What is Vestibular Hypofunction?

Updated: Jun 24

The following is the first blog post from our new team member, Dr. P.J. Pruszynski PT, DPT.


“When I turn to look, the room spins”

Have you ever turned to look quickly over your shoulder and been left with a couple seconds of room-spinning vertigo? If so you may have experienced a very common condition, called a vestibular hypofunction.


The Cause

Your vestibular system is your balance organ and you have two (one in each ear). It looks like a bunch of swirling canals and is related to your hearing system, the cochlea. Your vestibular system and your hearing system meet and send information to your brain via the vestibulocochlear nerve. This nerve can be damaged by an underlying infection like an upper respiratory infection or some medications. Some of these medications can include chemotherapy drugs and some antibiotics.



The vestibulocochlear nerve is responsible for a reflex between your eyes and your head. In order to allow you to keep something in focus while moving, you need this reflex called the Vestibular Ocular Reflex (VOR). The reflex causes an equal and opposite motion of your eyes relative to your head movement, so if you turn your head left and are continuing to read a sign, your eyes should move to the right the same amount/speed. If the vestibulocochlear nerve is damaged, this reflex becomes inefficient. What results is a lag in your eye movements relative to your head movements, which your body perceives as vertigo or dizziness. The feeling of dizziness is created by a mismatch of information from your head and your eyes.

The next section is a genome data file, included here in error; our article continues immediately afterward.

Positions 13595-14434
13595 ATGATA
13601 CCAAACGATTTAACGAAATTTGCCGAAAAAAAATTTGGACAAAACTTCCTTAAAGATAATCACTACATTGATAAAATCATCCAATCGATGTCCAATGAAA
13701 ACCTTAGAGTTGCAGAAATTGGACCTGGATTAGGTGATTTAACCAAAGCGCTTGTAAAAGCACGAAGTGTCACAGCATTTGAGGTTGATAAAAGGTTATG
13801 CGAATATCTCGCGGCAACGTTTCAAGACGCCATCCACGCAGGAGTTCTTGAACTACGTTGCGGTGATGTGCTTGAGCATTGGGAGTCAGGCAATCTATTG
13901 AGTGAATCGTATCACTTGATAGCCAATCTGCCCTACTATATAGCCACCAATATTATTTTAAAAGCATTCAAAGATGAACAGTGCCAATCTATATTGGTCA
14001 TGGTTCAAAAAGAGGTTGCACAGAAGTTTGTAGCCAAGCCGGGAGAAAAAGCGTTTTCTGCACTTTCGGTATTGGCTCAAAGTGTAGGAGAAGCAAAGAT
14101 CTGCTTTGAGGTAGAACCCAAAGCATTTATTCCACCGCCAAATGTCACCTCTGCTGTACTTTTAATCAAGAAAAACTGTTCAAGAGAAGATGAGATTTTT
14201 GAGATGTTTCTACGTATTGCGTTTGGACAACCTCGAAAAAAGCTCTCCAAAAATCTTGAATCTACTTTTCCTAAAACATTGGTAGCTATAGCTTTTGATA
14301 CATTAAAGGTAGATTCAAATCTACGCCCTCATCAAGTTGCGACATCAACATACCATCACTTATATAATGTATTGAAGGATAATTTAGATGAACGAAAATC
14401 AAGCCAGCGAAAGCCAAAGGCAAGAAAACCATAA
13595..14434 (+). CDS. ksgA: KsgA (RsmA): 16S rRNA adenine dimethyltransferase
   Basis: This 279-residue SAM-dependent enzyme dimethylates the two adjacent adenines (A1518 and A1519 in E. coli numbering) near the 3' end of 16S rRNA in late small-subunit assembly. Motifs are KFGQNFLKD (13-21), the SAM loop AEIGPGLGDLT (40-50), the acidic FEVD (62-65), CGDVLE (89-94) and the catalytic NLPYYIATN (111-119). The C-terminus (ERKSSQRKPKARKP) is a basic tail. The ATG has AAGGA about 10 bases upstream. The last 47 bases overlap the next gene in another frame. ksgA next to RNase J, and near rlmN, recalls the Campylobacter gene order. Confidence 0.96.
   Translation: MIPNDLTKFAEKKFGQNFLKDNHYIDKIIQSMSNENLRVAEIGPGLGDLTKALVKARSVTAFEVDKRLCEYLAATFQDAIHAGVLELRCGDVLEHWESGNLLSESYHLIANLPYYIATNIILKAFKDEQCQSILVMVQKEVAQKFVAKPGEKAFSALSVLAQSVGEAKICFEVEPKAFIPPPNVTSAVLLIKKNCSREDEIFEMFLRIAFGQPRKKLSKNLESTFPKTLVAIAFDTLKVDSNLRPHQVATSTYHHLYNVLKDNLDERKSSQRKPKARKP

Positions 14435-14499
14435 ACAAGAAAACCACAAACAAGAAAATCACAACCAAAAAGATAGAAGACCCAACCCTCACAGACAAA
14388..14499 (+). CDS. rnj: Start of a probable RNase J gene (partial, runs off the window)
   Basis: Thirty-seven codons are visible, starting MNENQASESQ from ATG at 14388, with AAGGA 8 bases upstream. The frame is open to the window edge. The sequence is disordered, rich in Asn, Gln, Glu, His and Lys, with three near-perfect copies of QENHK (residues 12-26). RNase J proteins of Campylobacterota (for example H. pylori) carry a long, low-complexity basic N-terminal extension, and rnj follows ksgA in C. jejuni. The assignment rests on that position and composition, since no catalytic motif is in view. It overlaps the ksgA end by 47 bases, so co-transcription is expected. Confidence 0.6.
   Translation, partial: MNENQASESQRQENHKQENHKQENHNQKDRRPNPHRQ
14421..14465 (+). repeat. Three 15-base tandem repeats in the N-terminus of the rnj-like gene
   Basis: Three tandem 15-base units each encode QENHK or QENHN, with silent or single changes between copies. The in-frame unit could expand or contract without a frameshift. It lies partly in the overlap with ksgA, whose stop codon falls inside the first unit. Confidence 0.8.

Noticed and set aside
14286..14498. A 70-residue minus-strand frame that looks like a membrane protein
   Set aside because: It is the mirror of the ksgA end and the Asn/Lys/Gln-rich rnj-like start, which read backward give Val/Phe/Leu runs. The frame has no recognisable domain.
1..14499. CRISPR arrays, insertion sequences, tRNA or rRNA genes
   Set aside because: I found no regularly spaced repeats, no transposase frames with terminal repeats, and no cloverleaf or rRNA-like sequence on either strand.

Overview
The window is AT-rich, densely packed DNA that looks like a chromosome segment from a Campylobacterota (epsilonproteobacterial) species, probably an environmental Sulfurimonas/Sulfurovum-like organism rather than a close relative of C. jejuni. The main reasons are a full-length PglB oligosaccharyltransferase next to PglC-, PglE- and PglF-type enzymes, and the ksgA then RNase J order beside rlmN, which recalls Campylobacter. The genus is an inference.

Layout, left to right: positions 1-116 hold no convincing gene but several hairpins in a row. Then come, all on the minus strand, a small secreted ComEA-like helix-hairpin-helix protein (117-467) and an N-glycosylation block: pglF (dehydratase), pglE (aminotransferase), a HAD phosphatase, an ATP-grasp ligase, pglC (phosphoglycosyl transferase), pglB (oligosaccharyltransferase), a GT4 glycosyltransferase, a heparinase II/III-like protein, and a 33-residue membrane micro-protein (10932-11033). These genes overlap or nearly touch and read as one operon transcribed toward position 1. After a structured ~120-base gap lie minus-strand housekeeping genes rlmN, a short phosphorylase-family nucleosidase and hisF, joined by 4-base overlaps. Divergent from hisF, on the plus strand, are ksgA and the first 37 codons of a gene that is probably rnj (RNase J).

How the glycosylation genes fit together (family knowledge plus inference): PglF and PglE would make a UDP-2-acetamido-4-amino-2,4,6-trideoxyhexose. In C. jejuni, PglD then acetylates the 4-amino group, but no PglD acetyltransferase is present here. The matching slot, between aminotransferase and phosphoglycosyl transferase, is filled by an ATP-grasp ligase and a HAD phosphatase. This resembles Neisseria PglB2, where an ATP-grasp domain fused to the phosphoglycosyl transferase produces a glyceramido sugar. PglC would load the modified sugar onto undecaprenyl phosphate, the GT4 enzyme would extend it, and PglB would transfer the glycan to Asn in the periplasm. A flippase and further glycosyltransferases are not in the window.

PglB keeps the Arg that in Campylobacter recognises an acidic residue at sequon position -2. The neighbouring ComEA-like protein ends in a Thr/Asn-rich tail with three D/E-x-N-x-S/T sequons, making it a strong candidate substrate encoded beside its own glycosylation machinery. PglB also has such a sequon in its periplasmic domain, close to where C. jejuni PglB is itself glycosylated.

Why Drugs Don’t Help

The most commonly prescribed drug, Meclizine (aka Dramamine), does not fix this reflex. This drug acts a depressant to your central nervous system (brain and spinal cord). Basically, it reduces the involuntary parts of our central nervous system that can be responsible for feelings of nausea. It masks the symptoms, but it will not address the real problem.


What Does Help

Vestibular Rehabilitation Therapy (VRT) is able to improve the efficiency of your damaged VOR reflex and decrease symptoms of dizziness. A physical therapist that has advanced training in VRT can assess a patient suffering from dizziness and vertigo and determine if they have a vestibular hypofunction or another condition.


Thanks for reading,

P.J.


Image Source: The Vestibular System & Lower Limb Rehab - Integrated Kinetic Neurology (ikneurology.com)